In Puerto Rico if pork is king, and by the way it is, then the prince would have to be the exquisite plantain…in all its forms. Plantains can be boiled, baked or fried. They can be mashed, shredded or creamed. Green or ripe, the starchy member of the banana family is a favorite through out the Latin Caribbean and is used in a myriad of dishes including stuffed into many a Puerto Rican Thanksgiving turkey! Although its roots hail from Africa, the plantain immigrated and laid down permanent roots in Puerto Rico, the Dominican Republic, Cuba, Jamaica, Colombia, Peru through to the Amazon region. To say plantains are wildly popular in these places is an understatement. Mofongo is made from fried green plantains which are then mashed in a mortar and pestle with fresh garlic, salt and olive oil. It can be served alone or with crispy pork cracklins mashed in. Often a well is fashioned in the middle of the mofongo mass and spicy shrimp or lobster or savory chicken or pork chunks are stuffed in. A small bowl of homemade chicken broth is served on the side to wet the dish. It’s crazy good! We NEVER had mofongo at my grandparent’s house in Puerto Rico. Every once in a blue moon my grandmother would prepare tostones for us, which are like flat, round plantain fries; crunchy and salty on the outside, earthy and almost creamy in the middle. But mofongo? Uh uh. Not in our house. Even so, when I lived in Puerto Rico as a young girl in her 20’s, I discovered the glory and wonder of the mashed plantain at the beach with friends. Mofongo is made all over the island but is especially good at the beach.
A good number of beaches boast kiosks which sell all manner of local island fare and are known for their mouth-watering dishes, mofongo being one of them. I remember my first bowl was stuffed with local crab. One bite and I was head over heels in love. You’ll often here laughter when crabs are discussed on the island. Local crabs are sometimes fed by hand and almost raised as family pets. The incredible sweetness of the meat will convince you as to the love of local seafood. Often at these kiosks when seafood is ordered, the person who is preparing your meal in front of you will mention in passing, “You’ll love these little fried fish! They come from the waters a couple of miles down the road. You can’t get them anywhere else on the island.” Rum and rum drinks are sold with a smile to anyone old enough to order. The beat of salsa and reggaeton spills down the beach. Gorgeous girls stroll up and down the beach and, as in so many post-colonial territories, they walk hand-in-hand or arm-in-arm, as sisters would. The water is almost always clear as an aquamarine… you’ll want to stay all day… with two fingers of local rum and a bowl of mofongo. Buen Provecho!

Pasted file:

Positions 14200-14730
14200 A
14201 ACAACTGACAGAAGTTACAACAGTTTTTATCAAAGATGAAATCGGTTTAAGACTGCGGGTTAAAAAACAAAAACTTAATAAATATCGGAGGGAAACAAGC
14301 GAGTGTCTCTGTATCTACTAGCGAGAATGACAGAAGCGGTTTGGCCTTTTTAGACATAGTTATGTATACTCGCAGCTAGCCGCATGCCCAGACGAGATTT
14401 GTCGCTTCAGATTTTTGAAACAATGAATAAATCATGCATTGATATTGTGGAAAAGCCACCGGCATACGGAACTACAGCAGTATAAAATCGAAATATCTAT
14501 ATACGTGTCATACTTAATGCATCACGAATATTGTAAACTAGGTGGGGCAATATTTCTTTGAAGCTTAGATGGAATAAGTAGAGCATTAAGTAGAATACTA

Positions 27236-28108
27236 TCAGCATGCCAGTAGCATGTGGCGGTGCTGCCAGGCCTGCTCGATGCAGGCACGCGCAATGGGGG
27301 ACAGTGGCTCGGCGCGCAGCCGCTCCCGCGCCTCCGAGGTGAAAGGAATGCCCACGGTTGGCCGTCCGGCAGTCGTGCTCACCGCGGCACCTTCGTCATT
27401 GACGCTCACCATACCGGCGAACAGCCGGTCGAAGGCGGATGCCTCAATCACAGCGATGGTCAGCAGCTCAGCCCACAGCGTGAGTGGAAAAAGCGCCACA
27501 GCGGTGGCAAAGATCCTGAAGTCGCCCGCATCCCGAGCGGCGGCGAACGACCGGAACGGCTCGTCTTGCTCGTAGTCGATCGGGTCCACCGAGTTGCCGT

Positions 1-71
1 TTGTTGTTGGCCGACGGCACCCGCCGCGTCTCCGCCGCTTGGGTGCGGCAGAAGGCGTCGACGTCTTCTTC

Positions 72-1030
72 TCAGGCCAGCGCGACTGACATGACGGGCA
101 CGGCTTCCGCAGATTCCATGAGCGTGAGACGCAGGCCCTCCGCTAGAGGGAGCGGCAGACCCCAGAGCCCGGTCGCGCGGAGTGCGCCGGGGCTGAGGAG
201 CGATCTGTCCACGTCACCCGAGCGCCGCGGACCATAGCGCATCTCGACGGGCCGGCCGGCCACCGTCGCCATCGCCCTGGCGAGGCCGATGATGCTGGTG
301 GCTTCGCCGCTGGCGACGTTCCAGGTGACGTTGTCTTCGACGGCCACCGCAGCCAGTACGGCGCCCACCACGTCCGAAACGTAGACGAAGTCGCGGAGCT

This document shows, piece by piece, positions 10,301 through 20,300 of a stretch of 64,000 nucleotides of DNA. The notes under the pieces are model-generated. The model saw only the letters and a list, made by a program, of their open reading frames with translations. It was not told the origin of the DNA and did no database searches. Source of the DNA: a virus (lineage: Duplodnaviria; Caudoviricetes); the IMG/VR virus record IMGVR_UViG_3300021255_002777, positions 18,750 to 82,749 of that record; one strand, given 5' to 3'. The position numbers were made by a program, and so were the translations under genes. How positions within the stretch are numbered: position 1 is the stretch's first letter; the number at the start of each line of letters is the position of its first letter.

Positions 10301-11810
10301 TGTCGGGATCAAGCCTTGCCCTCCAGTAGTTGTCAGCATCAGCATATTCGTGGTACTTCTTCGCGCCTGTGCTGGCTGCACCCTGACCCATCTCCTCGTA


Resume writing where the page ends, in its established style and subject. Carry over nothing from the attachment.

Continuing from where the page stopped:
- 7-8 green plantains
- 1-2 large garlic cloves
- 1 tablespoon salt
- 5-6 tablespoons olive oil to taste
- vegetable oil for frying
When you go to the store make certain you purchase plantains and not green sweet bananas. You cannot peel and eat green plantains raw. Notice in the photo above plantains have three or four, sometimes five ridges or sides running up and down the plantains. A small paring knife is all you need to score each ridge from top to bottom to make peeling easy. Use your finger or the paring knife to ease under the peel, separating the skin from the plantain. Work from section to section. Cut the plantains in 1″-1 1/2″ pieces and drop into a bowl with water that has been salted, 2-3 tablespoons of salt will do. After 15 minutes, drain, dry and set aside.
While the vegetable oil is heating up in your frying pan, crush the garlic and salt together in a mortar and pestle to make a smooth paste. Set aside.
Pour vegetable in a large frying pan over medium heat. When hot carefully place as many plantain pieces in pan as will fit, cut sides up and down and fry for 7 minutes. You don’t want to brown them just cook them so adjust the temperature accordingly. After the first 7 minutes turn the plantains over and fry for another 7 minutes. Drain on paper towels and fry the remaining pieces the same way; 7 minutes on each side. While the last plantains are frying take 3-4 of the cooked, drained pieces and drop into the garlic-salt mixture in the mortar. Using the pestle, crush the cooked plantains to make a fairly smooth mash. Add 1-2 tablespoons of good olive oil and salt to taste to each batch of mashed plantains. Leave the mash in the mortar as you add more and more chunks of plantains. Work quickly while the fried plantains are warm so they absorb the flavors of the salt, garlic and olive oil. Continue until all plantain pieces have been fried and mashed. Serve immediately or as soon as you can.